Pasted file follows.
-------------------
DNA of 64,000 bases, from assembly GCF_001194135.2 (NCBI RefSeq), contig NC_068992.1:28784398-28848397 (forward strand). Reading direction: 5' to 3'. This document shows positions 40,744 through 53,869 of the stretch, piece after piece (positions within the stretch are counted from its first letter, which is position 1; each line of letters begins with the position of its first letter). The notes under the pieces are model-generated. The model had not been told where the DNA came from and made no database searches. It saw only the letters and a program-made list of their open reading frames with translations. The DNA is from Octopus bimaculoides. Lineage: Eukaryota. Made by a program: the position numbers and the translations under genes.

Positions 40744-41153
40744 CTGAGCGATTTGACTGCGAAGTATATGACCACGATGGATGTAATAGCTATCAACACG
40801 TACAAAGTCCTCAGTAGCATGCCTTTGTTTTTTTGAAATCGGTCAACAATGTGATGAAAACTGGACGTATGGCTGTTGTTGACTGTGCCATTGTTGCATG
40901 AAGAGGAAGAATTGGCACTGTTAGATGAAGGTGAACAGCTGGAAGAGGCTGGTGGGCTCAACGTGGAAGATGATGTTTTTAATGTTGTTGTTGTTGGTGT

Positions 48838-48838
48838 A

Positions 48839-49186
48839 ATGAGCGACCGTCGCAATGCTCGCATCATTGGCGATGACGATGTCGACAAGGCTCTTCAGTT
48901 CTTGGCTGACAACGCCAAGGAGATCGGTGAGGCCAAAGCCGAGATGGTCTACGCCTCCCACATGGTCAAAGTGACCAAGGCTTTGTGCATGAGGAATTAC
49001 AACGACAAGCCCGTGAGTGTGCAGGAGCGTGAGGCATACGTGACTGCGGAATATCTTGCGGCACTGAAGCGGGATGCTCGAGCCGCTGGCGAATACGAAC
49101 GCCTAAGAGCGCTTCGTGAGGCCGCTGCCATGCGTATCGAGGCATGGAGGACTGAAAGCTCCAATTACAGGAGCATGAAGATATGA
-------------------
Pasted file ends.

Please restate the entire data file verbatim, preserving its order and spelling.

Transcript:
DNA of 64,000 bases, from assembly GCF_001194135.2 (NCBI RefSeq), contig NC_068992.1:28784398-28848397 (forward strand). Reading direction: 5' to 3'. This document shows positions 40,744 through 53,869 of the stretch, piece after piece (positions within the stretch are counted from its first letter, which is position 1; each line of letters begins with the position of its first letter). The notes under the pieces are model-generated. The model had not been told where the DNA came from and made no database searches. It saw only the letters and a program-made list of their open reading frames with translations. The DNA is from Octopus bimaculoides. Lineage: Eukaryota. Made by a program: the position numbers and the translations under genes.

Positions 40744-41153
40744 CTGAGCGATTTGACTGCGAAGTATATGACCACGATGGATGTAATAGCTATCAACACG
40801 TACAAAGTCCTCAGTAGCATGCCTTTGTTTTTTTGAAATCGGTCAACAATGTGATGAAAACTGGACGTATGGCTGTTGTTGACTGTGCCATTGTTGCATG
40901 AAGAGGAAGAATTGGCACTGTTAGATGAAGGTGAACAGCTGGAAGAGGCTGGTGGGCTCAACGTGGAAGATGATGTTTTTAATGTTGTTGTTGTTGGTGT

Positions 48838-48838
48838 A

Positions 48839-49186
48839 ATGAGCGACCGTCGCAATGCTCGCATCATTGGCGATGACGATGTCGACAAGGCTCTTCAGTT
48901 CTTGGCTGACAACGCCAAGGAGATCGGTGAGGCCAAAGCCGAGATGGTCTACGCCTCCCACATGGTCAAAGTGACCAAGGCTTTGTGCATGAGGAATTAC
49001 AACGACAAGCCCGTGAGTGTGCAGGAGCGTGAGGCATACGTGACTGCGGAATATCTTGCGGCACTGAAGCGGGATGCTCGAGCCGCTGGCGAATACGAAC
49101 GCCTAAGAGCGCTTCGTGAGGCCGCTGCCATGCGTATCGAGGCATGGAGGACTGAAAGCTCCAATTACAGGAGCATGAAGATATGA